Circular Fertilisers for Glasshouse Horticulture

Circular Fertilisers for Glasshouse Horticulture

Organisatie-onderdeel

WR-cap TU

Projectcode

LWV21161

MMIP

Landbouw, Water, Voedsel>A. Kringlooplandbouw>A1. Verminderen fossiele nutriënten en emissies naar bodem, water en lucht

Samenvatting

The goal is to solve problems in the transition of linear (chemical) fertilisers into circular fertilisers for Dutch greenhouse horticulture, using the unique technical and economic context of Dutch greenhouse horticulture. This is realised while paying attention to technical, economic, and societal limitations. The result is a 10% replacement of the present-day use of linear fertilisers in fruit vegetables and cut flowers and a 50% replacement of the present-day use of linear fertilisers in container plant production within five years after the project. This is realised by developing circular soluble fertilisers to allow the continued use of drip irrigation technology in high tech cultivation systems; by biobased and biodegradable coatings to make slow-release circular solid fertilisers for mid tech cultivation systems; and by developing the application technology for fertiliser sludges in low tech cultivation systems. A hybrid use of the above systems is tested for its potential as a growing media-based cultivation system with the additional potential to qualify for the EU bio-label or similar certificate. The impact of the project is that greenhouse horticulture:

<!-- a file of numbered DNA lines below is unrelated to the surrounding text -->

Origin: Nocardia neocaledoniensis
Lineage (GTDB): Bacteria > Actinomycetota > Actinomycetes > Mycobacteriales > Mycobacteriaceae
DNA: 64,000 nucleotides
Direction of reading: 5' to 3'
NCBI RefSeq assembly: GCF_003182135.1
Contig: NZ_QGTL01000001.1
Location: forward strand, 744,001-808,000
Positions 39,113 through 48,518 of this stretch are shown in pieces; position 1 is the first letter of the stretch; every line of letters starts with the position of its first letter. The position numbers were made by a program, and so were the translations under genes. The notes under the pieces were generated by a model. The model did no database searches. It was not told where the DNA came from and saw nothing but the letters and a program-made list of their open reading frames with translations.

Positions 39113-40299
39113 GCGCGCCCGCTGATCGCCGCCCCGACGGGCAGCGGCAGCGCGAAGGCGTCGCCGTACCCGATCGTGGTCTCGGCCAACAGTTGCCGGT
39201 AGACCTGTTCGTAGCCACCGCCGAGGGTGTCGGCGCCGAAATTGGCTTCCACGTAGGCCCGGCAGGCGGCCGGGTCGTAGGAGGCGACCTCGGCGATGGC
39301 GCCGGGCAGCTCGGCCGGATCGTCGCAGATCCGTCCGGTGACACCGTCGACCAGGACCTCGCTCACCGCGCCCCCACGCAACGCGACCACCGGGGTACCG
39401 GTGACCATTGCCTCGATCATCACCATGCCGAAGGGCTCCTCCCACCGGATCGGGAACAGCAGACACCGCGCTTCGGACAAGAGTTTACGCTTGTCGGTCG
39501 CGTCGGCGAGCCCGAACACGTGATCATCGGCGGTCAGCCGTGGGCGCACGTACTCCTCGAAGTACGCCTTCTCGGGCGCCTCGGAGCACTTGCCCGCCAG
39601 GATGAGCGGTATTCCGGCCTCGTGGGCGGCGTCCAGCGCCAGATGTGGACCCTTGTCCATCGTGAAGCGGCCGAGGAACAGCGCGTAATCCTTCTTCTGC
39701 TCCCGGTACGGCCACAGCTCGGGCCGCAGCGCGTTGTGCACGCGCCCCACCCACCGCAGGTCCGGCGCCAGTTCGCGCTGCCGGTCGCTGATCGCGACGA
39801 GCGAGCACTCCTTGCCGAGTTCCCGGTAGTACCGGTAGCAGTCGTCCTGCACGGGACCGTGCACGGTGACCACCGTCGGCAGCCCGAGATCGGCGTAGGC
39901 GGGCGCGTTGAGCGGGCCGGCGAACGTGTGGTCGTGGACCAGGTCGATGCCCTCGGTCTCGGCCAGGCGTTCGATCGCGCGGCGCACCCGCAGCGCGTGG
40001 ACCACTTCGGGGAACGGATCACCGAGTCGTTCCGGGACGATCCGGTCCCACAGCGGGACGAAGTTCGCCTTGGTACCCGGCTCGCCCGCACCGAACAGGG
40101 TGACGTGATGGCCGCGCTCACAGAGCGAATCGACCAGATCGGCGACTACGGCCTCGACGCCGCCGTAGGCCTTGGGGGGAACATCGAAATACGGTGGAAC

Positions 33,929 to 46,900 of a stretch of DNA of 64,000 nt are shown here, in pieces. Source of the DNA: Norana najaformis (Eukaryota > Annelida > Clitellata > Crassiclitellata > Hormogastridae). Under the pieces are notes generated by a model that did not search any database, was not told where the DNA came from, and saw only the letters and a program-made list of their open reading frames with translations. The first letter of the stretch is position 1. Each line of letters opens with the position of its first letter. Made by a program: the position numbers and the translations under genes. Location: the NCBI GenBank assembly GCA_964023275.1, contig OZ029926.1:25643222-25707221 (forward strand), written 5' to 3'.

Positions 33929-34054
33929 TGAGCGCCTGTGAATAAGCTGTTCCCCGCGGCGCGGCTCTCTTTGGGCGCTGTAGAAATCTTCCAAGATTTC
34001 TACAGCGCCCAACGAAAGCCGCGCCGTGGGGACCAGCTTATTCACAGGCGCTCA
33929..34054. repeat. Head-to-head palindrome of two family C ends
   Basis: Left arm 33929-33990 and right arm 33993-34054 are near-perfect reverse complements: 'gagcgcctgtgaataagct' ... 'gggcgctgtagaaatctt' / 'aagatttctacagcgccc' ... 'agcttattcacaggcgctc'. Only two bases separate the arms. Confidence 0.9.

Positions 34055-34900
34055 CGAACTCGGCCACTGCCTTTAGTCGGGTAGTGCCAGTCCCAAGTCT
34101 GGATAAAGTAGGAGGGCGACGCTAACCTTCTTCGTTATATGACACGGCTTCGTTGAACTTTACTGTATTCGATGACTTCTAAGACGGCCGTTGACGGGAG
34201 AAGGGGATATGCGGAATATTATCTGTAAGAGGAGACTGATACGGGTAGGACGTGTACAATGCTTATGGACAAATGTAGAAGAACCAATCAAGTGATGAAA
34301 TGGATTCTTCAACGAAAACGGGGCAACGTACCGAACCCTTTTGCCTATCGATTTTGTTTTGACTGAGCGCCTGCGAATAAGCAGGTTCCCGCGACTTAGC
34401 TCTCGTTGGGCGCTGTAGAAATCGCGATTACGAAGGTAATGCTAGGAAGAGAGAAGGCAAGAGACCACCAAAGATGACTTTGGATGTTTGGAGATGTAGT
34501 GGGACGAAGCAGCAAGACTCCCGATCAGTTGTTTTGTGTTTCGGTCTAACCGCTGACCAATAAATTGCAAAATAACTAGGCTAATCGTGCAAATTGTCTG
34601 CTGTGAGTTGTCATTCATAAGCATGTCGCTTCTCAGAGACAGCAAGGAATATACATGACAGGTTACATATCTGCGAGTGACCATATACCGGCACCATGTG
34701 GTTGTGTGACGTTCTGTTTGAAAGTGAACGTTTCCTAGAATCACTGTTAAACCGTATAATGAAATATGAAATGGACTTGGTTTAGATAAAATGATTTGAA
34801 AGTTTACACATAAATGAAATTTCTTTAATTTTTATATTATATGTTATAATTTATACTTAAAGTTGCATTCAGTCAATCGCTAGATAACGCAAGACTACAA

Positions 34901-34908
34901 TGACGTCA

a) Will reduce the use of linear (chemical) fertilisers from 82.500 to 72.500 ton/year (12%) in 2030 with the potential
to reach 50% before 2040.
b) Will become a publicly visible part of the new circular economy for consumers and authorities.
c) Will have an appealing and proven story for customers.
d) Will be an example of relevance for sectors with similar use of fertilisers (fruit and tree cultivation).
e) Will be able to ask authorities for specific adaptations in legislature regarding circular fertilisers on all three
technology levels.
f) Will help other sectors solve problems with the re-use of plant and animal residue.